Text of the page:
2. Terrelle Pryor’s (lack of) development as a passer
Pryor was considered the top high school recruit coming into the 2008 season and was supposed to quickly transform into one of the best college football players in the nation. But after showing flashes of brilliance as a freshman last year, Pryor has been criticized more than he’s been praised this season. Among other things, he started struggling with his accuracy and decision-making and some in the media wondered if he should move to another position due to his lack of development as a quarterback. Things came to a head in mid October when he lost two fumbles and threw two interceptions in an embarrassing loss to Purdue. But in his final five games, Pryor led the Buckeyes to five straight wins (including victories over Penn State, Iowa and rival Michigan) while tossing six touchdowns and only two interceptions. The problem is that he wasn’t asked to do too much either. If Oregon’s high-powered offense starts lighting up the scoreboard, can Pryor keep Ohio State in the ballgame with his arm or will his issues as a passer bury him and the Buckeyes? Better yet, can coach Jim Tressel figure out how to best use his athletic QB?

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The Official Rose Bowl Smack Talk Thread: Ohio State vs. Oregon

The Big Ten Champion Ohio State Buckeyes will battle the Pac-10 Champion Oregon Ducks in the 2010 Rose Bowl on New Year’s Day. In order to help get you ready for the game, below is a viewing guide complete with TV information, kickoff times, odds and more.

2010 Rose Bowl Game Information
Matchup: Ohio State (10-2) vs. Oregon (10-2)
Kickoff: 4:30PM ET
TV: ABC
Odds: Oregon –3.5

Key Stats:
Ohio State comes into this game with the 19th best rushing offense in the nation, led by running backs Daneil “Boom” Herron and Brandon Saine, as well as quarterback Terrelle Pryor (who almost went to Oregon before deciding on OSU). The Buckeyes also have the fifth best run defense in country, the 17th best pass defense and are ranked fifth in both total defense and scoring defense.

Oregon has been an offensive juggernaut this season, averaging over 37 points (they rank seventh in the nation in scoring offense) and over 236 rushing yards per game (sixth in the nation). The backfield tandem of LaMichael James and Jeremiah Masoli has been tough to stop this season and the duo is aided with the return of one-time Heisman candidate LeGarrette Blount, who missed 10 games after serving a suspension. Defensively, the Ducks rank 32nd against the run and 37th against the pass.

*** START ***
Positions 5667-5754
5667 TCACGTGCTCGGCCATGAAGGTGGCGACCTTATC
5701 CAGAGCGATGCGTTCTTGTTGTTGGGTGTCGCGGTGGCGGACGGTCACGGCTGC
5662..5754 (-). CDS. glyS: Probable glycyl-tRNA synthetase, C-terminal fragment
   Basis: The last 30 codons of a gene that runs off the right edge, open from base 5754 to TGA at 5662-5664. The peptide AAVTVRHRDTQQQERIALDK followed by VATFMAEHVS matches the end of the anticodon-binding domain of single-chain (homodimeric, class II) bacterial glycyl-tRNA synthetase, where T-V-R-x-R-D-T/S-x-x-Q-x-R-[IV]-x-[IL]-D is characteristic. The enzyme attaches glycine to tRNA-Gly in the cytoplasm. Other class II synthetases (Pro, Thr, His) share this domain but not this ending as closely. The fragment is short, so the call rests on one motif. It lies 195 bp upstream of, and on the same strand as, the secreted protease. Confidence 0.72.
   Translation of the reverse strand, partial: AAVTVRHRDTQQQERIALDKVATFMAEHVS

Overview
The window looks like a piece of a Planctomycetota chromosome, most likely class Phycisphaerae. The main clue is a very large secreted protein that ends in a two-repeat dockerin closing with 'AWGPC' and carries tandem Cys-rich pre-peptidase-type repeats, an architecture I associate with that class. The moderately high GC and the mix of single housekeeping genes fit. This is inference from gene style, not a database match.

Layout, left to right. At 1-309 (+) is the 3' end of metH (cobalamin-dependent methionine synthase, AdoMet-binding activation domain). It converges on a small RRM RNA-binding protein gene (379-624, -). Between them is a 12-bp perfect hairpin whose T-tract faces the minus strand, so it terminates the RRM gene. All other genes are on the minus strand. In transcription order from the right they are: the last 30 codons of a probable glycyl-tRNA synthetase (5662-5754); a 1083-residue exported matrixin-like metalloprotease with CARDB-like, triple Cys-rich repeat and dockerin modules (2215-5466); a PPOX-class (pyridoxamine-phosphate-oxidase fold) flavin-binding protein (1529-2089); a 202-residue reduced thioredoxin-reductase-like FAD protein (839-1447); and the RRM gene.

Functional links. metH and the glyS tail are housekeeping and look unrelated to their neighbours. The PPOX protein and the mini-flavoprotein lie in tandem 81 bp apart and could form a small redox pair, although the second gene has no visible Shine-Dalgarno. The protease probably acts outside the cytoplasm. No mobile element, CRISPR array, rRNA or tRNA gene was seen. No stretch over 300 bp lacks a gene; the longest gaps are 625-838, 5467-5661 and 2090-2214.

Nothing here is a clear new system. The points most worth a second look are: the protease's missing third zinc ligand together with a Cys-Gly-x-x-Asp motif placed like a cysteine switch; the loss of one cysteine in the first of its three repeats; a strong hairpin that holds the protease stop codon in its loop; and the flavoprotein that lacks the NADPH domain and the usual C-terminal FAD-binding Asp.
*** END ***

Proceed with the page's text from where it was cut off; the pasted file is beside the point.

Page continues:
The Bottom Line:
This game offers a great matchup between the Ducks’ sixth-rated rushing attack versus the Buckeyes’ fifth-rated run defense. But the key to victory might be whether or not the undersized, fast Oregon defense can match up to the physical (yet inconsistent) OSU offense.

Let the smack talk begin:

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Who will win the 2010 Rose Bowl?
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Florida, Ohio State could be down players for bowl games

According to a FOXSports.com report, Florida will be without Brandon James for the Sugar Bowl after the all-purpose player had surgery on his right foot.

James, a senior from St. Augustine, broke a bone in foot against Alabama in the Southeastern Conference title game and had surgery last week. Florida coach Urban Meyer says Chris Rainey, Jeff Demps and Joe Haden will take over James’ punt and kickoff return duties against No. 4 Cincinnati on New Year’s Day.

James finished with 1,324 total yards and two touchdowns this season. He had 109 yards rushing, 215 yards receiving and a score, 756 yards and a touchdown on kickoff returns and 244 yards on punt returns.

FOX is also reporting that three Ohio State players will likely be ineligible to play in the Rose Bowl.

Seniors wide receiver Ray Small and defensive lineman Rob Rose and sophomore running back Bo DeLande are likely to miss the Jan. 1 bowl game against Oregon due to a violation of team rules, the Columbus Dispatch reported on its Web site.

Freshman receiver Duron Carter was declared ineligible last week.

As of Monday morning, the school had not issued a statement regarding the status of the three players, meaning the decision may not yet be final.

Both Rose and Small had academic issues at the start of spring practice this season, although each player had talked about overcoming their problems to turn in successful seasons. Ohio State has officially confirmed that the players will be held out, but it doesn’t look good.

Losing Rose would be a hit to the Buckeyes’ defensive line depth, while Small would sorely be missed in the return game and as the team’s No. 3 wideout. Taurian Washington would likely take over as OSU’s No. 3 receiver with Carter also being held out of the Rose Bowl with academic issues.